Many courts require plaintiff/whistleblowers, or “relators,” in False Claim Act litigation allege in their complaints the “who, what, where, when and how” of the fraudulent conduct that shows that a defendant is liable under the FCA. These courts reason that relators under the False Claims Act must satisfy more stringent pleading requirements than other plaintiffs under the Federal Rules of Civil Procedure, as the rules create a higher pleading hurdle for allegations of fraud. This heightened standard requires False Claims Act plaintiffs allege actual “presentment” of a false claim, meaning the relator must allege that a false claim was actually presented to the government for payment. As the Eleventh Circuit Court of Appeals explained, the relator’s complaint must contain “some indicia of reliability … in the complaint to support allegations of an actual false claim for payment being made to the government.” Clausen v. Lab. Corp. of Am. Inc., 290 F.3d 1301, 1305 (11th Cir. 2002).

How does a whistleblower satisfy the presentment requirement when bringing an action under the False Claims Act? In U.S. ex rel. Napoli v. Premier Hospitalists, et al., No. 8:14-cv-2952-T-33TBM (M.D. Fla. Sept. 29, 2016), the U.S. District Court for the Middle District of Florida looked at how other courts approached the presentment issue when it decided whether a plaintiff properly alleged a claim under the FCA. The defendant in Napoli provided patient care and clinical management services for hospitals. The company hired nurse practitioners, physician assistants and doctors to visit hospitals and provide medical assessment, diagnosis and treatment. Id. at *1.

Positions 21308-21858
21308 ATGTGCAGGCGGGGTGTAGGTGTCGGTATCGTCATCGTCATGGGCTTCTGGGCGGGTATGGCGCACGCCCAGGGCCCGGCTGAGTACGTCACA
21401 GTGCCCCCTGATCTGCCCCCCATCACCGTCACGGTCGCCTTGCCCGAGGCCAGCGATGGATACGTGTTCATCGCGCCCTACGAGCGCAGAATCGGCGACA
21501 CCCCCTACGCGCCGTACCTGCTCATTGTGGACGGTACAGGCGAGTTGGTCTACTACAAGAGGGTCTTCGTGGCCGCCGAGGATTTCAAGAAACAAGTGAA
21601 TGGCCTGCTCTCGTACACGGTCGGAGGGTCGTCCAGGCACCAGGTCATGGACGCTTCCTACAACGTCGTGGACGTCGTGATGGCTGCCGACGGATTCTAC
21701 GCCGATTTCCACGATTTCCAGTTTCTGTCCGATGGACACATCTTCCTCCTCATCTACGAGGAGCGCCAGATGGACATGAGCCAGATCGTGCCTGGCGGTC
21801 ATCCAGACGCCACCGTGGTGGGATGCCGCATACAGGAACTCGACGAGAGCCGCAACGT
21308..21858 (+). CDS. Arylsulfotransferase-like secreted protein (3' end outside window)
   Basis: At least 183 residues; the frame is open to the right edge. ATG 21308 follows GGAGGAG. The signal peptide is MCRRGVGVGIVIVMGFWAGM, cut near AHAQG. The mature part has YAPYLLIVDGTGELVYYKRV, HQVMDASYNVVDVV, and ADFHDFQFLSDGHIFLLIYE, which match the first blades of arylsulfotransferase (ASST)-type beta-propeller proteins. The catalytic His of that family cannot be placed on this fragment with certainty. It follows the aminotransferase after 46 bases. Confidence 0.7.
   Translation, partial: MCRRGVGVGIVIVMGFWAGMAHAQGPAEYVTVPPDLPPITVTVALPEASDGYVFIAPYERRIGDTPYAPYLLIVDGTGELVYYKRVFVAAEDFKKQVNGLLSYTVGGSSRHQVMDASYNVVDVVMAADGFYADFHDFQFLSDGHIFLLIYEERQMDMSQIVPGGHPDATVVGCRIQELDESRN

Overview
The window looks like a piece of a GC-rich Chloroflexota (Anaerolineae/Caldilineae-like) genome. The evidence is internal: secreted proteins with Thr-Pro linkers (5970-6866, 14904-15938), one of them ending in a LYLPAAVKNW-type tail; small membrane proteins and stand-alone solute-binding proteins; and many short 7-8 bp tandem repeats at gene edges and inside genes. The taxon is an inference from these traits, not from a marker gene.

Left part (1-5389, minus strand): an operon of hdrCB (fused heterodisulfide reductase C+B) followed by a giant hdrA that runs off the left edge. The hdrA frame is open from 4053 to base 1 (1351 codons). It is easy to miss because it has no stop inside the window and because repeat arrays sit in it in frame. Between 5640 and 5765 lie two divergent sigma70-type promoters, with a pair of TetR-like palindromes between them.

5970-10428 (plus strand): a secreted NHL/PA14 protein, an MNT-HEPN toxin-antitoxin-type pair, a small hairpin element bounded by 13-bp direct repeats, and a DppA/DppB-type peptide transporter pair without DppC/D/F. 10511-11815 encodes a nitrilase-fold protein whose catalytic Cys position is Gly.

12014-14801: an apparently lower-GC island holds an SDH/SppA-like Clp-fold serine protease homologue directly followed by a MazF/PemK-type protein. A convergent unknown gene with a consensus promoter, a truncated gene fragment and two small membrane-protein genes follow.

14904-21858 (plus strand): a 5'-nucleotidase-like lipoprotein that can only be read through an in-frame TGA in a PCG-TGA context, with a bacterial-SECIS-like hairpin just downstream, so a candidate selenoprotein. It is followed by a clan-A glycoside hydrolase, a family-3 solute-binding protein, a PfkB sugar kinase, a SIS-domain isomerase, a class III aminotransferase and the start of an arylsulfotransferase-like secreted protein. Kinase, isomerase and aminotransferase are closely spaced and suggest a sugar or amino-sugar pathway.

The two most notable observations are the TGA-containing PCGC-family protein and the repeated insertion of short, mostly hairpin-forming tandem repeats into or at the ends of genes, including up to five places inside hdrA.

The plaintiffs in Napoli alleged defendants submitted false claims to the government which included billing for services performed by nurse practitioners and physician assistants as though the services were performed by physicians. The court in Napoli granted the defendants’ motion to dismiss the plaintiffs’ complaint, finding that the complaint lacked “sufficient detail regarding the actual submission of false claims to the government.” The court reasoned that the plaintiffs did not allege that one of the whistleblowers witnessed the submission of false claims, nor did they allege that the defendants told the plaintiffs about the fraudulent nature of the defendants’ billing practices. Id. at *5.

Napoli is helpful because it looks at other cases where courts have found that the presentment requirement had and had not been satisfied. For example, in U.S. ex rel. Walker v. R & F Properties of Lake City, Inc., 433 F.3d 1349 (11th Cir. 2005), the whistleblower alleged firsthand knowledge of her employer’s billing practices and alleged he was instructed to bill, and actually did bill, for her services under improper billing codes. In contrast, the whistleblower in Napoli did not allege that she either billed, or saw someone bill, her services as though a doctor had treated patients. Id. at *5.

A whistleblower must allege the “who, what, where, when and how” of fraudulent submissions to the government. It is not enough to allege the “who, what, where,” etc. of improper actions by a defendant. Whistleblowers must allege that claims were submitted to the government for payment. Without this “presentment” component of the claim, it is very likely the action will not succeed.

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Jason Cornell is an attorney who represents whistleblowers with the law firm Clark Fountain LaVista Prather Keen & Littky-Rubin. Clark Fountain represents plaintiffs in various matters throughout the United States. If you have questions regarding the issues addressed in this or other posts, you can reach Jason at jcornell@clarkfountain.com.